The new student lounge in the Conrad Prebys Aztec Student Union (ASU) at San Diego State University (SDSU) is, to put it simply, the talk of the campus. The space — or SLounge as it’s referred to on campus — is only 1,500 square feet, but inside students and faculty members can charge devices in wall-mounted USB outlets, play Xbox on a media wall, or collaborate at special HDMI switcher tables that enable users with multiple laptops to share a screen.

Kyle Zive, assistant director of operations at the facility, which is operated by the Associated Students of SDSU, says when the space opened in late August 2016, it established itself as unlike anything else on campus — a place where technology rules.

“Honestly, it’s probably one of the coolest places on campus,” he says.

Students are partial to the space as well. “The new student lounge truly embodies the steps being taken toward continuing the initiative of making the Student Union a ‘home away from home’ for all students, faculty, staff and even alumni,” says Vanessa Girard, SDSU student and ASU Board vice-commissioner of operations. “I have seen students from all different affiliations of campus come and enjoy the SLounge in more ways than just doing homework. Students enjoy the SLounge because it is a safe, open space for them to hang out with friends, work on group projects, have lunch, take a nap, or just relax and listen to music.”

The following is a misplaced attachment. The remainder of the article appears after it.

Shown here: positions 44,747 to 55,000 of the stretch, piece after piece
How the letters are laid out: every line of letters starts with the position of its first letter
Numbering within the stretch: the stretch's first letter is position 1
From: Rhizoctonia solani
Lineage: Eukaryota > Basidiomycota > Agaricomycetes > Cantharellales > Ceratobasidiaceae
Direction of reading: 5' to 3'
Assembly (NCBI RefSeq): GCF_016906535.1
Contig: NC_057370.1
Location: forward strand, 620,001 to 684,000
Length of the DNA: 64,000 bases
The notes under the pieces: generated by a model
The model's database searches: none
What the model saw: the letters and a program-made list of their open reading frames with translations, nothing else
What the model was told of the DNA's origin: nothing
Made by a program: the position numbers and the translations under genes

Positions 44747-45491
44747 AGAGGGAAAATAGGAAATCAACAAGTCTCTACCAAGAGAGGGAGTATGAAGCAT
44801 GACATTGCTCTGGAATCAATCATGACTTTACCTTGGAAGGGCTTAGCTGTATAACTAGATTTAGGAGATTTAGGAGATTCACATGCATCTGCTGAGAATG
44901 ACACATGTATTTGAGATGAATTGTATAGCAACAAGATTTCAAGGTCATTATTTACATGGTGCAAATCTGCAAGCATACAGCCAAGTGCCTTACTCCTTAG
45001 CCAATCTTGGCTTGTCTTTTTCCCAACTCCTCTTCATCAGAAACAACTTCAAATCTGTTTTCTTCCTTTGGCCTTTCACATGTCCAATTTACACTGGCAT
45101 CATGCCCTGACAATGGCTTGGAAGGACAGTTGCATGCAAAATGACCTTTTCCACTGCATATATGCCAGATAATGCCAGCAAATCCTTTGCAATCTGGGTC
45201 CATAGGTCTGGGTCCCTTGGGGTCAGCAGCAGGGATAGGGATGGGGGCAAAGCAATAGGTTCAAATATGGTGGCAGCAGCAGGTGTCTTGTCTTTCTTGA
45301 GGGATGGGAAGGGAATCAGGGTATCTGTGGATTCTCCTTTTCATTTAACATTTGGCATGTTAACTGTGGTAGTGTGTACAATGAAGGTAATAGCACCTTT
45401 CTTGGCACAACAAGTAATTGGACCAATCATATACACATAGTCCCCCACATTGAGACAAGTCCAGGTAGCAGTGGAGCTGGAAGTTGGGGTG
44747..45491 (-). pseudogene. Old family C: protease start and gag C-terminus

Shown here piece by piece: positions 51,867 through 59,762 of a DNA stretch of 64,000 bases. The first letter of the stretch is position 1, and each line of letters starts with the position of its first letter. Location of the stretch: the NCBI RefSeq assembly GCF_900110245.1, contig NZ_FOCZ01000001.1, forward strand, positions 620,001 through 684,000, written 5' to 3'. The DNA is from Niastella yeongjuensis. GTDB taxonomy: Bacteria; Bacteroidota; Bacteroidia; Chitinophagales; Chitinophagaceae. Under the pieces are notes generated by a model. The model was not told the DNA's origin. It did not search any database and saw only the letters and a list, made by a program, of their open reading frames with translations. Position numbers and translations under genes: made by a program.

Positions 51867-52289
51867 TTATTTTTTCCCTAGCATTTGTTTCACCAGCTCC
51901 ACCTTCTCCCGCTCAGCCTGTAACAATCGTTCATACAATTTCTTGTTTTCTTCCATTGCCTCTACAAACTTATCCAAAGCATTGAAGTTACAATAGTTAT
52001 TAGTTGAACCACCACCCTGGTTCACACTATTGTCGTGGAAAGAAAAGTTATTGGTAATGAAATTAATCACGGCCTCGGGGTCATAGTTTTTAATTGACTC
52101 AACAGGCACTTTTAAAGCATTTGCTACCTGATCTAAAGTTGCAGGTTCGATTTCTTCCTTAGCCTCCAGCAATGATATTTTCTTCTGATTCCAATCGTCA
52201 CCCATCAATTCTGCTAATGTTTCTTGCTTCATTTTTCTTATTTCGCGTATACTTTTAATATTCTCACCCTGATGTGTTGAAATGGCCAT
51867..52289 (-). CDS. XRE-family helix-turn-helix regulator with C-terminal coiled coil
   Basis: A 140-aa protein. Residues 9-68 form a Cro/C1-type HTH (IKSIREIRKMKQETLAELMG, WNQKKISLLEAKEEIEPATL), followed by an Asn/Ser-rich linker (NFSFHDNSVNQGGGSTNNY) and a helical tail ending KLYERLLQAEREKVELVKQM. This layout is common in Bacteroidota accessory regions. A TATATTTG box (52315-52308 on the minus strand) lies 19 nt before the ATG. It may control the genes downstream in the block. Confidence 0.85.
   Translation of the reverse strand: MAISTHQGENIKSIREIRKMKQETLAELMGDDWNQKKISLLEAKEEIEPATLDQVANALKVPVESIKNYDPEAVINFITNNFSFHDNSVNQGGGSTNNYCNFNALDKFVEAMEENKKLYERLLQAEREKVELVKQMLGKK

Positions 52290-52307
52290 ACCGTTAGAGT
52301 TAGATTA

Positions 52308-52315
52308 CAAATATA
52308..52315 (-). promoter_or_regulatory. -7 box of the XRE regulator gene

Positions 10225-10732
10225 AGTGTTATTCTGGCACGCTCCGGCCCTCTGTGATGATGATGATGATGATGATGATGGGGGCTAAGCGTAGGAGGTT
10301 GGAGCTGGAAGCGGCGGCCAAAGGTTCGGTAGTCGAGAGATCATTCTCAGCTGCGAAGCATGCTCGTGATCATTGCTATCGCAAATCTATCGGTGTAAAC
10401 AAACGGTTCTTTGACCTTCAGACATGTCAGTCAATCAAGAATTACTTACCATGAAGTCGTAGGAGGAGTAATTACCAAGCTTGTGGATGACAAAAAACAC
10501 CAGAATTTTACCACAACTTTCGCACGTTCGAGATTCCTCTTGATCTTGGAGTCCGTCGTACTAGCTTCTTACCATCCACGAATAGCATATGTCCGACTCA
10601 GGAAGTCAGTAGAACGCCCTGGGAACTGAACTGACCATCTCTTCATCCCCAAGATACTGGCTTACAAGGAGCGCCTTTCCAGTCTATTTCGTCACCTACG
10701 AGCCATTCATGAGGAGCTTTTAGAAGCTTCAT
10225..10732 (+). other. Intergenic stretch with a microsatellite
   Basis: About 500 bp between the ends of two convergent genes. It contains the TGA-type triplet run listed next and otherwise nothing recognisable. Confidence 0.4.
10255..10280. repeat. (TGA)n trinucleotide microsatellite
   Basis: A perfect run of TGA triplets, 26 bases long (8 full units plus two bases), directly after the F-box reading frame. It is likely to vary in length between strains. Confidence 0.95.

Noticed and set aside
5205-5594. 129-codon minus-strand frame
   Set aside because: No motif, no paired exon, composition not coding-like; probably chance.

To some on campus, the lounge is an anomaly, one of the only places where students can engage with the latest and greatest technologies without ponying up big bucks of their own. In reality, however, the media room is representative of a larger trend — growing numbers of higher education institutions across the country are investing more on technology for non-classroom spaces overall.

No particular organization tracks this exclusive silo of IT spend, but data from EDUCAUSE, a nonprofit that promotes the intelligent use of IT in higher education, indicates that tech spending increased between 2009 and 2015. A 2014 report from UK-based Futuresource Consulting confirmed this trend, noting that global education technology spending has increased by 11 percent since 2012 to $13 billion a year.